Update Non Fiction, Based on True Story 11/16/2014

Update Non Fiction, Based on True Story & Sneak Peek 11/16/2014

Word Count : approx. 20,000 not including completed ending

Have merged notes into scenes. Currently developing scenes and merging them into chapters. Chapter 1 – 4 have been created.

Snippet, unedited, Editing will be done after the chapters are created and before merging with the finished completed ending:

The Capture:

“I’m hungry Lissie” five-year-old Janey whimpered. “Me too” I said just fourteen months older than she. I don’t remember when Mommy left or when she was coming back. I went to the pantry just off of the little kitchen and found some Puffs of Rice. I looked in the refrigerator for milk, but there wasn’t any. I poured what was left of the cereal into two bowls and stood on a kitchen chair and proceeded to add water from the faucet when I saw something move. Blocking my sister’s view, I picked out as many of the little creatures as I could, focusing mostly on the ones that moved.
Darkness filled the house as the evening set in; still no Mommy. The lights didn’t work. Janey and I hid in the bathroom just in case one of Mommy’s friends made a visit. Crouched with our backs against the cold porcelain bathtub, we held onto each other securely. Too afraid to move in case one of her friends happened by, a stream of warm liquid gradually seeped from beneath us merging together to form of a large puddle in the middle of the floor.
Morning found us still painfully crouched against the tub. We were startled awake by the sound of the school bell ringing in the distance. Not knowing if it was the bell for breakfast or for class—no longer afraid of a visitor—I hurriedly went in search of some clothes for us. I brushed both of our hair and we ran out the door. Thankfully the school was practically in our back yard, separated by a somewhat busy street that divided the projects into north and south sections. We barely made it in time for the free hot breakfast that awaited us. Janey cried when we made it to the table.
When school was over we arrived home not to find Mommy, but a large white sedan with two strangers, one man and one lady, who beckoned for us—in phony voices like one would call to a stray cat—to come with them. She’d done it, just like she said she would so many times, we had finally gotten on her nerves for the last time; Mommy had given us away.
They were surprised by the condition of the two little girls that approached them. They were quite tiny; obviously malnourished, they wore faded, stained and filthy shift dresses that were at least a size too small, their hair was raggedy and dirty, and the skin on their arms and legs looked tan at first glance but as they got closer it was obvious that it was caked on dirt that gave them their Sunkist look. The scabs from unhealed wounds on their legs was more than they could take and they made their move.
Fearing their intentions, I grabbed Janey’s hand and bolted for the house.
I cried out for Mommy. But she didn’t answer. The strangers followed us into the house. They cornered my sister and me. With barbaric swiftness they lunged for us. Captured like wild animals we were carried kicking and screaming, and only released once inside the security cage of the backseat of their car.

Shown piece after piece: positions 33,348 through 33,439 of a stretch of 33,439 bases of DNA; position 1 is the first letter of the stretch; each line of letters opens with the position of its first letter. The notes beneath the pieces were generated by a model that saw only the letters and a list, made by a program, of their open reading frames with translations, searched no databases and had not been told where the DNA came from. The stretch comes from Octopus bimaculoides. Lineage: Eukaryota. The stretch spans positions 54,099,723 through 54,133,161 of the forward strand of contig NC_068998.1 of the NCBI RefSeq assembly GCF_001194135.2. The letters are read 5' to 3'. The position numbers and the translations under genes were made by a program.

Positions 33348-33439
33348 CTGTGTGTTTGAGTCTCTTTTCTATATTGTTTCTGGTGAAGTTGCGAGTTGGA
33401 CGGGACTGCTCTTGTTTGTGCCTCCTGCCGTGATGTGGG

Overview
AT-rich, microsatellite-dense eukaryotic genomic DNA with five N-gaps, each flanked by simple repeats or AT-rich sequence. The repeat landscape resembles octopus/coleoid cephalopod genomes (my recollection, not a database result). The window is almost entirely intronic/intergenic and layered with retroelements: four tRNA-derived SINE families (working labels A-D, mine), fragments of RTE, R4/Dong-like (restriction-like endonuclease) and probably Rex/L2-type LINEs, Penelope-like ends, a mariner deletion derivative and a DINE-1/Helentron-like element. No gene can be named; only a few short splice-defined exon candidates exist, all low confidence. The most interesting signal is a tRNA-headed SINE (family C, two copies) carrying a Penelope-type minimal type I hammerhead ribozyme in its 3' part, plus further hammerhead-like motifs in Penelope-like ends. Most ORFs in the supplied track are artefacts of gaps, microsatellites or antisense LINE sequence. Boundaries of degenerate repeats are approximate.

Janey and I held onto each other for dear life as the strangers got in the front seat. We drove for a long time and then stopped at a great big brick building. The lady opened up the back door and told us that our mom was inside and to come with them. We were taken to a row of chairs where we were told to sit and wait.
Frightened, yet easily distracted and entertained by the chaos that surrounded us.
A bed with wheels, pushed by two policemen, a nurse, and a doctor, barreled through some swinging metal doors. Everyone was yelling instructions to the other about the man’s condition; he had a knife wound.
“BP’s 140 over 90, tachy at 160; minimal blood loss considering the chest laceration; gave him 300 cc’s of saline” Shouted the nurse to the doctor.
“God, it hurts!” yelled the man in the bed.
“Give him 60 of Toredol, don’t want to mix morphine with beer.” said the doctor.
As they rushed past us a scraggily old man weaved his way up to a busy desk of ringing telephones and more people giving orders.
“My chest…” The man barely whispered.
A nurse yelled for someone to get a gurney and then quickly rushed him away.
From somewhere down another hall my thoughts of where they might be taking the man were interrupted by the fearful vulgar screams of a hysterical woman.
The hairs on the back of my neck stood up; I recognized that cry.
Suddenly the woman appeared before me, escorted on either side by two policemen.
Our eyes locked, “Lissie!” Mommy yelled. “Help me!” Her desperate pleas echoed off the walls.
She kicked and screamed violently for them to let her go.
She outstretched her arms, her face contorted in agony, “Lissie!” “Lissie!” she cried, tears streaming down her cheeks.
The policemen held onto her firmly as she purposely hung limp by her elbows, fighting even harder to pry herself from their hold.
I ran screaming and flailing toward the policemen, “Mommy!” but was quickly intercepted by a hospital staff. Writhing like a snake, kicking and screaming, I could not break free from my captures.
Blinded by hot tears, I stretched my arms out for her to save me as the mean ol’ policemen continued to drag her away.
“Mommy” I continued to scream “Mommy! I’ll be good, I promise! Mommy!”
And then she disappeared through a pair of metal swinging doors, just like the kind at the grocery store; the echoes of her cries still etched forever in my memory.

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